Motivational Interviewing is a client-centered type of therapy designed to enhance motivation to change by resolving and exploring ambivalence. The approach was originally developed by Dr. William Miller and Dr. Stephen Rollnick. Motivational Interviewing, sometimes called Motivational Enhancement Therapy, is based on four principles:
1. Empathy. Empathy guides the clinician and the client relationship, helping the clinician understand where the client is coming from.
2. Developing Discrepancies. This prong of the four principles is based on creating a discrepancy between how the client wants their life to be and how what they are currently doing, for example using drugs and drinking, will negatively effect their plans for the future and what they want.
3. Resistance Rolling. This refers to the attitude of the clinician. Historically, in addiction treatment, and psychotherapy in general, resistance has been thought of a pathologically driven behavior/attitude. In Motivational Interviewing, the clinician is taught to Role with the Resistance of the client. For example, instead of punishing a client for not wanting to change, the clinician simply accepts that resistance to change is a natural occurrence, especially in addiction treatment. Resistance Rolling, or R&R as I call it, helps prevent both clients and clinicians from becoming frustrated with the lack of change as a result of resistance and the resistant behaviors of the clients themselves.
4. Supportive Self-Efficacy. Clinicians using Motivational Enhancement Therapy, or Motivational Interviewing Techniques, will focus on the client’s right to change when they want to and encourage clients that they can change when they desire to do so. Simply put, the choice is left to the client and the client’s Free Will to either choose to change, or choose not to change, is in the client’s hands.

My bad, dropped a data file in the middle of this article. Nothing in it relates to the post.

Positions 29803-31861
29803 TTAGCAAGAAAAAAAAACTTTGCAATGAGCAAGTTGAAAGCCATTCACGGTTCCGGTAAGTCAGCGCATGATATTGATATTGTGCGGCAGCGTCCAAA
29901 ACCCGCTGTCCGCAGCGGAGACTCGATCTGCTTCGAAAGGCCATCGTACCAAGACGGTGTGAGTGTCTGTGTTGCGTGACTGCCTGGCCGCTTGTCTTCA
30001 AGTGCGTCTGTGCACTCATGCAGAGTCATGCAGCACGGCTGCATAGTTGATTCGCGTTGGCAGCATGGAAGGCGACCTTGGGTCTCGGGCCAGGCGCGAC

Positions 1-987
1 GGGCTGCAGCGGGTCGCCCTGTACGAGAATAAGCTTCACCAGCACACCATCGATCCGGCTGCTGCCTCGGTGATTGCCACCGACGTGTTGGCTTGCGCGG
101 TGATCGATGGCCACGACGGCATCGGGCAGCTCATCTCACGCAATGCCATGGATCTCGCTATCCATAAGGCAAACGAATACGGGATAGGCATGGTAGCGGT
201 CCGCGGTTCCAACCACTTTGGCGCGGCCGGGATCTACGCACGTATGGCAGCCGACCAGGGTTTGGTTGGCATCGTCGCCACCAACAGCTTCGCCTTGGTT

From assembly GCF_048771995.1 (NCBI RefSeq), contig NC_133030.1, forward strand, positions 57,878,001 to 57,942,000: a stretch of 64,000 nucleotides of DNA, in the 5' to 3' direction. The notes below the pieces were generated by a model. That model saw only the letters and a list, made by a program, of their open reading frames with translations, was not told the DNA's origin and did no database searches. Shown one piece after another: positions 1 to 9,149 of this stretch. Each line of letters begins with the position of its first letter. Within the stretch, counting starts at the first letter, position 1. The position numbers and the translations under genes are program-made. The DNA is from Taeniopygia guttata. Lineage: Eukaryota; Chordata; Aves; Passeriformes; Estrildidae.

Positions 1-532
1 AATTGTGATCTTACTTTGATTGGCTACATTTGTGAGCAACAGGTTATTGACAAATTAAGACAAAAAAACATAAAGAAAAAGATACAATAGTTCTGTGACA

At Northbound, we utilize the Motivational Interviewing approach and have taken it a step further in the Northbound Academy. Using a combination of Educational and Career Goal Counseling, College Classes, and Activities, the client in the Northbound Academy is able to see while they are in treatment, how being sober and changing their lifestyle contributes to their future goals. They also are able to see how their occupational and educational goals have been thwarted and discouraged by alcohol and drugs over the years. The proof is their Grades at the end of the semester. After completing an entire semester in the Northbound Academy, the client’s can physically, and not just hypothetically, see the discrepancy between their grades when they were using drugs and drinking, and what their grades look like when they are sober. We have found this to be a most useful tool in creating motivation to change. The entire Northbound Academy is based on the Motivational Enhancement Approach. Clients are allowed to change when they are ready, given the autonomy and responsibility of going to College Classes on a real College Campus while in treatment, and throughout the Northbound Academy’s program, clients goals are developed so that they have something to look forward to and something to loose. From the moment clients enter the Northbound Academy, the focus is on developing occupational and educational goals related to what they want to do and what they want. Then, as a result of them having a goal (hope) where there may have not been one before, clients are shown specifically how they can reach that goal, which keeps the GOAL from becoming a DREAM. When the Goal is realized and a clear path to that goal can be seen, the client is then shown throughout the semester in the Northbound Academy how their past behavior is not conducive to them accomplishing their Goals.